7. Thumbin’ My Way
There’s only one person worthy of this poignant, Spingsteen circa Nebraksa-like tune, which searches for silver linings amid the world’s chaos and uncertainty, and that’s you, the Texan fan. As we sit through the seemingly endless penalties, the rookie mistakes, the inconsistencies and the blow-out losses to Cincinnati, just remember that “No matter how cold the winter, there’s a springtime ahead; I’m thumbing my way back to heaven.” It might not be the most enjoyable or direct journey, but Houston’s on the right track to greatness, and there are 8-to-10 teams whose fans would gladly trade places with you in a heartbeat (coughcoughDallascoughcough). Just remember that.
8. You Are
A celebration of one man’s tower of strength goes to, of course, Dom Capers. Contrast his steady hand to that, of, say, Dave Campo, who seems to get bent out of shape when his team loses the coin toss. As the song says, “Sometimes I burn like a dot on the sun; with no one knowing; but you’re keeping me strong, moving along with you; you are a tower, of strength to me; the darkening hour, sees light again.” Yep, Capers in a nutshell. I cannot stress how happy I’ve been with his performance; didn’t think it at the time, but I now think Charley Casserly hired the right guy.
9. Get Right
The album’s most infectious song goes to the still stagnant running game. It’s shown flashes, but it needs to stabilize and become a more integral part of this offense if there’s any hope of winning many games this year and next. Without it, Carr’s in trouble; teams will learn to take away the deep ball. I like the Wells-then-Allen rotation; I just wish we weren’t so predictable in using it.
10. Green Disease
An ode to the greed that’s infiltrated, and ruined, corporate America, all wrapped up in a jangly, toe-tapping pop confection, I give Green Disease to the Jaguars, Jets and Ravens for their salary cap deficiencies that allowed Houston to snare Tony Boselli, Seth Payne, Gary Walker, Marcus Coleman, Aaron Glenn, Jermaine Lewis and Jamie Sharper in the expansion draft. Walker, Glenn and Sharper all deserve legitimate Pro Bowl consideration, and Payne and Coleman have been stable and shown flashes. All in all, they’re a terrific foundation.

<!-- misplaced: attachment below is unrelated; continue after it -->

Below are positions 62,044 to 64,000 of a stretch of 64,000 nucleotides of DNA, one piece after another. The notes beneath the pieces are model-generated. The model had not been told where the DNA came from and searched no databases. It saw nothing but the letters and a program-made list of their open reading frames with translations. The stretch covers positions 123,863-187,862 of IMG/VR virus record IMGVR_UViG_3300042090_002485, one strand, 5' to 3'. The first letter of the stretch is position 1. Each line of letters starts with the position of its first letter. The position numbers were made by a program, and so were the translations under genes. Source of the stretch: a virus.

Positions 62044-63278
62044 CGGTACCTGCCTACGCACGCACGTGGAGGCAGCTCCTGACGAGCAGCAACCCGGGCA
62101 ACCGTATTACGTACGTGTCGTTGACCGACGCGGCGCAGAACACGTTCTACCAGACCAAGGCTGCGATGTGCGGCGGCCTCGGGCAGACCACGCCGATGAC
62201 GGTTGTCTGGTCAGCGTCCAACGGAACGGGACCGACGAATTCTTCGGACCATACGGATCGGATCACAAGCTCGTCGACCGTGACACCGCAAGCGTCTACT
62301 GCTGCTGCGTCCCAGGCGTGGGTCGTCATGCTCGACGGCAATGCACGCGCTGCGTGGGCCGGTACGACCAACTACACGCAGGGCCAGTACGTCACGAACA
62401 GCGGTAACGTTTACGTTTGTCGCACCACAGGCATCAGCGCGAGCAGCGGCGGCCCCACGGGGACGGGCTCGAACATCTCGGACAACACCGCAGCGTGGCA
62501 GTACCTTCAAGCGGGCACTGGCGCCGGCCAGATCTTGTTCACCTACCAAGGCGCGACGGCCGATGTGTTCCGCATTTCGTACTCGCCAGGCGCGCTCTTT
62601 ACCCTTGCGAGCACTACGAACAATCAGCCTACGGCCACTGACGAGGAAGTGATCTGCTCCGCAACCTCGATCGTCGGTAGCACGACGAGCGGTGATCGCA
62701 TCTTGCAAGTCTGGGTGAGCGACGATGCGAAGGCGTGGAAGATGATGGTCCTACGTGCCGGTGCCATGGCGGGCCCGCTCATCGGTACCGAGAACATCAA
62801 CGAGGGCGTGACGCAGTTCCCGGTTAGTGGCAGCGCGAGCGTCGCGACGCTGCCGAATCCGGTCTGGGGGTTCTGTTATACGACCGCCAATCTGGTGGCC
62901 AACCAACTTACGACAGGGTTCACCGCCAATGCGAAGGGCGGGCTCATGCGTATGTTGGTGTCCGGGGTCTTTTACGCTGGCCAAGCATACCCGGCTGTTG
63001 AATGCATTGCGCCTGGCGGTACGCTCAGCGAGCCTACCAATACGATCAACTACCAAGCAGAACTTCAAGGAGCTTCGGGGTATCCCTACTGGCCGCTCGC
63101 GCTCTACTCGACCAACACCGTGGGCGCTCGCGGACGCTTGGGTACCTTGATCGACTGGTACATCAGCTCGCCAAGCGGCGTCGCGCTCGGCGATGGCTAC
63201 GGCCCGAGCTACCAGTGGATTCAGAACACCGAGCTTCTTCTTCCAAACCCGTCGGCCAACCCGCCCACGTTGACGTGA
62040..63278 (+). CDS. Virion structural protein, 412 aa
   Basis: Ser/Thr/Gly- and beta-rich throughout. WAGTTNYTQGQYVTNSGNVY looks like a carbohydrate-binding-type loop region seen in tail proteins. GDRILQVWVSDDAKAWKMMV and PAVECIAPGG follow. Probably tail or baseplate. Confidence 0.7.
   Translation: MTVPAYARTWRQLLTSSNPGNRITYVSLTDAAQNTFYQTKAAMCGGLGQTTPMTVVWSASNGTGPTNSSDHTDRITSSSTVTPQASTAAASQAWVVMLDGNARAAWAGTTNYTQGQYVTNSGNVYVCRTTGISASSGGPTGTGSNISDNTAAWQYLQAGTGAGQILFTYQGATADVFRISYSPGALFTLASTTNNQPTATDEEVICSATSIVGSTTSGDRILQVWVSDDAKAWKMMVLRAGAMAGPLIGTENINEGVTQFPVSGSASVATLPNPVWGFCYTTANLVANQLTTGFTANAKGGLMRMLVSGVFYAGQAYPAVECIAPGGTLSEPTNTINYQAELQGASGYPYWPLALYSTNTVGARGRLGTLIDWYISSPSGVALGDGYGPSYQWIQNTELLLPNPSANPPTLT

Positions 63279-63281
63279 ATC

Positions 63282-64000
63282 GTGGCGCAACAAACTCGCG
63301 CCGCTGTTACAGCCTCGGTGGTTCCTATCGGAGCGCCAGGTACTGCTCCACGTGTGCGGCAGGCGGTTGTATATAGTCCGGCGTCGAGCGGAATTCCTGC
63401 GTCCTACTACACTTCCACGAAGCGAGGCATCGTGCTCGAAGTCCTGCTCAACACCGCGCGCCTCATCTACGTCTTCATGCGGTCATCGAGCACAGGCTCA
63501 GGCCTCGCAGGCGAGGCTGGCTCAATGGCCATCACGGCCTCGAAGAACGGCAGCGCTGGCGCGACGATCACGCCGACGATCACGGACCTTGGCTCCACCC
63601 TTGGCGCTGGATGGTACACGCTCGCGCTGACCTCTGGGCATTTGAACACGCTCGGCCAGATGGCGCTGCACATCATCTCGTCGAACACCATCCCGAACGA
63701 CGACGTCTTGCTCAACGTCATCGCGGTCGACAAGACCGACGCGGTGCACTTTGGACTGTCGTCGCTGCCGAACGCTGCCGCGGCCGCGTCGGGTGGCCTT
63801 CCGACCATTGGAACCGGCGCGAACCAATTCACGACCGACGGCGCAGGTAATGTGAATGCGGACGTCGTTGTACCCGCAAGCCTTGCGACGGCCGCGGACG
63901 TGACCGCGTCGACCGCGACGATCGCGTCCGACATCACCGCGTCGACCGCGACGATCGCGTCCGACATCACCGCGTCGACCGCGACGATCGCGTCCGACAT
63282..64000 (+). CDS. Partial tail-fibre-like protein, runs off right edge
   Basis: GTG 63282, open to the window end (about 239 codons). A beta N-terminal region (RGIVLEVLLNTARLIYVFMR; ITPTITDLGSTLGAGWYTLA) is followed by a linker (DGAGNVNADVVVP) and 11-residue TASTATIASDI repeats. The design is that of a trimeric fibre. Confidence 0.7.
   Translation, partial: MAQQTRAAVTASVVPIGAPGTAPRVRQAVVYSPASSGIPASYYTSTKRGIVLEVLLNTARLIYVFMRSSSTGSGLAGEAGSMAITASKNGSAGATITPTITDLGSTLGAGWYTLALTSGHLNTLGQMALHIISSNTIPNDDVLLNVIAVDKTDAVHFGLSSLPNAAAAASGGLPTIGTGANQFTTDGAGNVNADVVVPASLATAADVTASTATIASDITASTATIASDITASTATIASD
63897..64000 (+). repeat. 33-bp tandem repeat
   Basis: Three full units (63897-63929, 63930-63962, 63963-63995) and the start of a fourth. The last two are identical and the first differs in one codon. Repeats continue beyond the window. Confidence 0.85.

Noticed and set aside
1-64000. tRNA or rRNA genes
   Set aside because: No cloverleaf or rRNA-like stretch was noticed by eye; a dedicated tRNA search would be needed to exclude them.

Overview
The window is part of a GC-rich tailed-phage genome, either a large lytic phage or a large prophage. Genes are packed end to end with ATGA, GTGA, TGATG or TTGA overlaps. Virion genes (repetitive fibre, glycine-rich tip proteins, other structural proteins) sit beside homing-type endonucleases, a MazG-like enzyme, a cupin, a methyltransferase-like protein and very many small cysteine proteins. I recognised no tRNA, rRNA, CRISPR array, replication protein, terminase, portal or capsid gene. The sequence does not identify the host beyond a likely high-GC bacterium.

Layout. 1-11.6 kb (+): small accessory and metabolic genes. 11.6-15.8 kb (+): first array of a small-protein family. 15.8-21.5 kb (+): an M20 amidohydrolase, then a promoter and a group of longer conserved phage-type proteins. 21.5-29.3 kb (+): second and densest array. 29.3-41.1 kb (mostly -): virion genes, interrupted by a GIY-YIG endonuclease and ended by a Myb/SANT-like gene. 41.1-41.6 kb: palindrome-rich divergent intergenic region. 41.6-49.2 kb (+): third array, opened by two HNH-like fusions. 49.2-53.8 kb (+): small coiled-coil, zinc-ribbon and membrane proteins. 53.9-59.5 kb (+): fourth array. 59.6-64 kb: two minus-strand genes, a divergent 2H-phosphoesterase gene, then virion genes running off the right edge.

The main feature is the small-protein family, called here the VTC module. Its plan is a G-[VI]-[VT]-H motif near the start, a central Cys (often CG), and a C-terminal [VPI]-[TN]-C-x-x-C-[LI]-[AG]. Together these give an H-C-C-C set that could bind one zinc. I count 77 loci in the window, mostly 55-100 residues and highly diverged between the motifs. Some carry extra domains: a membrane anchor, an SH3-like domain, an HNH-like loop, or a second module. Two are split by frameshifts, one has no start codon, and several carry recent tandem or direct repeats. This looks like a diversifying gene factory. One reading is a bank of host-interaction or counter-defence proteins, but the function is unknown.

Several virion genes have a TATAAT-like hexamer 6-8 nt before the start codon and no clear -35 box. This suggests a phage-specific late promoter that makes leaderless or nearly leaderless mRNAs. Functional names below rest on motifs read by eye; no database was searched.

Riot Act‘s most peculiar song, a disjointed mesh of musical styles, goes to the offensive line. Not only does the line seem to be a disjointed mesh of different styles that remains a raw work in progress, but also, obviously, it could use some helphelp.
The most blatant and obvious example of Pearl Jam’s finger-pointing on Riot Act, Bu$hleaguer tells the story of an undeserving someone who nonetheless winds up in a position of power, and contains my favorite lyric on the album: “Born on third, thinks he hit a triple.” And it goes to Jay Foreman, whose back-to-back, bushleague penalties almost single-handedly sunk Houston’s chances of upsetting a beatable Bills team in week five. When we close the curtain on the 2002 season, I think we’ll look back at the Buffalo game as the one that got away.
13. 1/2 Full
This balls-out, bluesy rocker goes to Ryan Young, who missed nearly half the season after undergoing surgery in training camp. Think it’s a coincidence that the team’s only allowed 6 sacks in the two games Young has been able to start and finish?
The standard “song that’s not a song” that’s become a staple on all Pearl Jam albums, Arc is simply layers upon layers of Eddie Vedder’s voice being distorted, amplified, etc., to create a hypnotic-like chant that’s actually pretty cool. And it goes to Chad Stanley for his booming, high-arcing, hang time intensive punts that have rendered many an opponent’s return game moot. Remember when the punting game was a concern in the preseason? Me, either.
15. All or None
The album’s reflective closer about someone grappling with a perceived hopeless situation (in this instance, the inevitability of war) goes to Corey Bradford, who this year has either been all or none. He’s broken open games with his penchant for burning corners downfield but dropped way too many easy passes underneath to give Texan fans any hope that he’ll be anything more than a speedy, downfield threat, ala Alvin Harper.
Over the seasons’ first eight games, I’ve become very fond of the Texans, if not downright passionate, something I thought I’d struggle with all year, simply because everything was so new and not… well, decked out in Columbia Blue. Bring on the final eight games!
Ric Sweeney never knew soap made you taller. Pearl Jam Return to Houston Pro Football If you have a question, comment or suggestion, contact Ric Catch up on past installments of Quick Slant